Bud Kennedy

Immigration lesson: Most new Texans are from Asia, not Mexico

The international enrollment at UT Arlington is reflected by a past International Week exhibit. Then-student Fares Haddad holds a Jordanian flag in a file photo.
The international enrollment at UT Arlington is reflected by a past International Week exhibit. Then-student Fares Haddad holds a Jordanian flag in a file photo. pmoseley@star-telegram.com

One in six Texas residents was born in some other country.

And probably not the country you think.

More immigrants now come to Texas from Asia than Latin America, at least based on trends since the 2013 figures published this week by the official state demographer.

In 2013, an average of about 150 immigrants per day came to Texas directly from the Pacific Rim, south Asia or the Middle East. That figure had more than doubled since 2005 and by now surely has surpassed the 2013 average of 152 Latin American immigrants per day.

That’s on top of another 88 Asian-born immigrants each day who move here from another state, usually California.

Yes, Texas soon will return to a Latino majority overall, mostly because of births of native Texans. But the Asian-American population is growing fastest.

UT San Antonio professor Lloyd Potter is the state demographer tasked with tracking population change.

“Our narrative in Texas … is on migration from Mexico,” he told the Houston Chronicle, calling the immigration shift “interesting and significant.”

Basically, Texas is now more of an international state than ever, he said, and migration patterns from California will make it more so.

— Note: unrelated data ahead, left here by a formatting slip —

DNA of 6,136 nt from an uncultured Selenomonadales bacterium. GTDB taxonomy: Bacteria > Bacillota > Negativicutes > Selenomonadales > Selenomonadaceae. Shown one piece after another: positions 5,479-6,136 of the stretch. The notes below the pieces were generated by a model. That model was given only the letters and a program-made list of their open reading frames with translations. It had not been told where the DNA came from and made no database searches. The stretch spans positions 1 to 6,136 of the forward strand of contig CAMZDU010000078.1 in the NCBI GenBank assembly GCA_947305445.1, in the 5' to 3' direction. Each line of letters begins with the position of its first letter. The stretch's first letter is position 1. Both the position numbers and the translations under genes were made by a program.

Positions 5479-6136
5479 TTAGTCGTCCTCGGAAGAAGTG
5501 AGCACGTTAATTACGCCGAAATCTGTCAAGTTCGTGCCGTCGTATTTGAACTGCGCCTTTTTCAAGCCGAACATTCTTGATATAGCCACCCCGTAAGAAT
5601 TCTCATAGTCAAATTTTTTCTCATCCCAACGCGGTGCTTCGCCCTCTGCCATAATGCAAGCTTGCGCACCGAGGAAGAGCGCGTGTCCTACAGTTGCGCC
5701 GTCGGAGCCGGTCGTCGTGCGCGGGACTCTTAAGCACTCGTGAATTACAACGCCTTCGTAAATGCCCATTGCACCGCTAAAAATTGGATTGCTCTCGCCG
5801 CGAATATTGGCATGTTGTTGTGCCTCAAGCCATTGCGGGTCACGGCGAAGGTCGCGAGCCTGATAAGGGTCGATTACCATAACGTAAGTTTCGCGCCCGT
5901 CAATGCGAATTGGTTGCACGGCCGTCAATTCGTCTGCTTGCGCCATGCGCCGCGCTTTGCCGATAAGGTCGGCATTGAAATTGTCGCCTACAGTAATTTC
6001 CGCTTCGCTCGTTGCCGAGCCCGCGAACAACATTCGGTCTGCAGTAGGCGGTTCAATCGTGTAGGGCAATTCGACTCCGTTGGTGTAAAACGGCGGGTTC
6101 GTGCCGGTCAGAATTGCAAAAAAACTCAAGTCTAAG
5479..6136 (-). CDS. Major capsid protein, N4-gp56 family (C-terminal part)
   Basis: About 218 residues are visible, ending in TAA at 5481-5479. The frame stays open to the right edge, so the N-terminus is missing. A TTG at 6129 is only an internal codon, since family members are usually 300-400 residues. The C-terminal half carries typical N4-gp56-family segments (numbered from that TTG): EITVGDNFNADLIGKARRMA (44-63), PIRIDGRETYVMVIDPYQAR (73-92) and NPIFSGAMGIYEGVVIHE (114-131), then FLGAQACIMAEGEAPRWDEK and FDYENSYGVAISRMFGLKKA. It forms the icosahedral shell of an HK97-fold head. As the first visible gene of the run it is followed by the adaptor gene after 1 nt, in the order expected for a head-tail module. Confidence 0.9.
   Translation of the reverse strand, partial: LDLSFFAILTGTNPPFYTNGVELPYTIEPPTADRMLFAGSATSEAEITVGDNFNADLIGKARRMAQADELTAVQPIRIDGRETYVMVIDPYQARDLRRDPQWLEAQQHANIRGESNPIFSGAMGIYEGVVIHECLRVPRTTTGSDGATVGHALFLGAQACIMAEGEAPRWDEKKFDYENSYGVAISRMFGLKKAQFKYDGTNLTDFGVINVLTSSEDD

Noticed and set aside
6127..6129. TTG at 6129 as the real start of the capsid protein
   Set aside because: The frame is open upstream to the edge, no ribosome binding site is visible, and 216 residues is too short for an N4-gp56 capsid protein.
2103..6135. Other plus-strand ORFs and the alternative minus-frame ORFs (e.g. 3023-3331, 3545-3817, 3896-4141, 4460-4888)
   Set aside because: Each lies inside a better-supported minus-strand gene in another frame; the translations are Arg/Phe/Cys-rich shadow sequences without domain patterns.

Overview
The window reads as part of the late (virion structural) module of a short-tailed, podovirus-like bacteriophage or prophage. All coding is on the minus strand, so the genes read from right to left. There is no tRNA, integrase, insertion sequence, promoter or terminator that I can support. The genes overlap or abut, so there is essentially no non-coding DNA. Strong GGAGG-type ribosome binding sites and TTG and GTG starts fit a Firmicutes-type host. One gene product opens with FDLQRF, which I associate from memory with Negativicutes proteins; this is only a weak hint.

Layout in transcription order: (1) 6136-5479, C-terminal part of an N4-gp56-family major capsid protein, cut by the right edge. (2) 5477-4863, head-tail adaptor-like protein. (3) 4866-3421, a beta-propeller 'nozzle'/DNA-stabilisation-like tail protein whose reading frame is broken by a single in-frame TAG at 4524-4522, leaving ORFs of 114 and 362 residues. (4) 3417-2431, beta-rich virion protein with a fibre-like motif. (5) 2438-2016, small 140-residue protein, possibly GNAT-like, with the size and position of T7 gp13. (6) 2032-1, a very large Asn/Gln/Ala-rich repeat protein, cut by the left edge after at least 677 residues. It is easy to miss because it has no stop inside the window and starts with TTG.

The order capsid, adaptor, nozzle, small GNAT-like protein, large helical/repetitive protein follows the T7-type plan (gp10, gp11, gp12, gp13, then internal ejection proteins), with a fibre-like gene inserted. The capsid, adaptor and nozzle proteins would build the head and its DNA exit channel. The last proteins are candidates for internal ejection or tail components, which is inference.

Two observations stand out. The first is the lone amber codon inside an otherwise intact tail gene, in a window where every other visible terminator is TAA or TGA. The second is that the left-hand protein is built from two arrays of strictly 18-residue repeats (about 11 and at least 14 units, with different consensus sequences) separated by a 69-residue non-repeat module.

If your neighbor is still bellyaching about immigration from Mexico or Latin America, tell him or her that peaked in 2005. Central American immigration is increasing some, but now most American immigrants come from China or India.

None of this news is going to make Parker County rancher and Weatherford Democrat guest columnist Larry M. Jones very happy.

Jones, a retired U.S. Navy commander, seems like a fine fellow. He writes a homespun column, “Now Hear This.”

But this week, he wrote that America’s “increase of Asian, Middle Eastern immigrants and African populations … have had a harder time of adapting to American culture, far too often refusing altogether.”

By American culture, I think Jones means his culture.

I checked the Constitution. It describes American culture well. American culture is about freedom and liberty.

I think immigrants are adapting to that quite well.

Jones went on to say that because earlier immigrants were mostly of “strictly European descent,” that made “acceptance of our values” easier.

(There’s that first-person.)

The Texas report came days after the Washington-based Pew Research Center reported those European descendants will be a plurality but no longer a majority in America by around 2050. Latinos will be the second largest ethnicity, Asian-Americans third.

According to the Pew poll, today’s immigrants are also the best-educated ever, and we know little about them.

For example, we overestimate the percentage of immigrants here illegally. And only 7 percent of Americans knew most immigrants come from Asia.

As always, immigrants enrich our culture, not threaten it.

Bud Kennedy: 817-390-7538, bud@star-telegram.com, @BudKennedy. His column appears Sundays, Wednesdays and Fridays.

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